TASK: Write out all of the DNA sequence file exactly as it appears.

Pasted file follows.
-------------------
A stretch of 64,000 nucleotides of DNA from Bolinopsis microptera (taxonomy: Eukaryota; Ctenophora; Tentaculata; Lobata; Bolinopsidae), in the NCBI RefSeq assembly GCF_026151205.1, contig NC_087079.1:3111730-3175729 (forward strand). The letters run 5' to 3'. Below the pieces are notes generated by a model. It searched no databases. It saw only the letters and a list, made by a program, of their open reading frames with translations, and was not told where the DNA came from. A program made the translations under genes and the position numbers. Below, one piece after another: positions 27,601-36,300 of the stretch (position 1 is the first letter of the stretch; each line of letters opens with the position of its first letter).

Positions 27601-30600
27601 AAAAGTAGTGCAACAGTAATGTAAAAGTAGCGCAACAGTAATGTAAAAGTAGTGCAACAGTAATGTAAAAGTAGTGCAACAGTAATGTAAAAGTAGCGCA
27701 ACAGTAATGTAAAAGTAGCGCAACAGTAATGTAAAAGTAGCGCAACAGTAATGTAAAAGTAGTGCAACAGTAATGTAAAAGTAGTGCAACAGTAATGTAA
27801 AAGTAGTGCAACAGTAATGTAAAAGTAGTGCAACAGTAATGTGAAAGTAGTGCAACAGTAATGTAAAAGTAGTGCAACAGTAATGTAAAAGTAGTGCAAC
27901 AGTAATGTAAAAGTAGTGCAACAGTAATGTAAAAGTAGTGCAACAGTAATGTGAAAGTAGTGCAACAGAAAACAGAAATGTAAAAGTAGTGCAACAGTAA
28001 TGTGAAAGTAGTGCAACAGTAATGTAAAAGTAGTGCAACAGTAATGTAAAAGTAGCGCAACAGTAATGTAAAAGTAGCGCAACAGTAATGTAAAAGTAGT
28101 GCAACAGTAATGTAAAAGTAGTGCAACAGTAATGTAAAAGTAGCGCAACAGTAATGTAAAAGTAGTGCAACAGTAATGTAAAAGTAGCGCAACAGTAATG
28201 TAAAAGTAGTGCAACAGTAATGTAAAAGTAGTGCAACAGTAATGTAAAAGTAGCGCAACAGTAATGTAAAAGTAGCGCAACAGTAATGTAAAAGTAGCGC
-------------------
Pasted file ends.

A stretch of 64,000 nucleotides of DNA from Bolinopsis microptera (taxonomy: Eukaryota; Ctenophora; Tentaculata; Lobata; Bolinopsidae), in the NCBI RefSeq assembly GCF_026151205.1, contig NC_087079.1:3111730-3175729 (forward strand). The letters run 5' to 3'. Below the pieces are notes generated by a model. It searched no databases. It saw only the letters and a list, made by a program, of their open reading frames with translations, and was not told where the DNA came from. A program made the translations under genes and the position numbers. Below, one piece after another: positions 27,601-36,300 of the stretch (position 1 is the first letter of the stretch; each line of letters opens with the position of its first letter).

Positions 27601-30600
27601 AAAAGTAGTGCAACAGTAATGTAAAAGTAGCGCAACAGTAATGTAAAAGTAGTGCAACAGTAATGTAAAAGTAGTGCAACAGTAATGTAAAAGTAGCGCA
27701 ACAGTAATGTAAAAGTAGCGCAACAGTAATGTAAAAGTAGCGCAACAGTAATGTAAAAGTAGTGCAACAGTAATGTAAAAGTAGTGCAACAGTAATGTAA
27801 AAGTAGTGCAACAGTAATGTAAAAGTAGTGCAACAGTAATGTGAAAGTAGTGCAACAGTAATGTAAAAGTAGTGCAACAGTAATGTAAAAGTAGTGCAAC
27901 AGTAATGTAAAAGTAGTGCAACAGTAATGTAAAAGTAGTGCAACAGTAATGTGAAAGTAGTGCAACAGAAAACAGAAATGTAAAAGTAGTGCAACAGTAA
28001 TGTGAAAGTAGTGCAACAGTAATGTAAAAGTAGTGCAACAGTAATGTAAAAGTAGCGCAACAGTAATGTAAAAGTAGCGCAACAGTAATGTAAAAGTAGT
28101 GCAACAGTAATGTAAAAGTAGTGCAACAGTAATGTAAAAGTAGCGCAACAGTAATGTAAAAGTAGTGCAACAGTAATGTAAAAGTAGCGCAACAGTAATG
28201 TAAAAGTAGTGCAACAGTAATGTAAAAGTAGTGCAACAGTAATGTAAAAGTAGCGCAACAGTAATGTAAAAGTAGCGCAACAGTAATGTAAAAGTAGCGC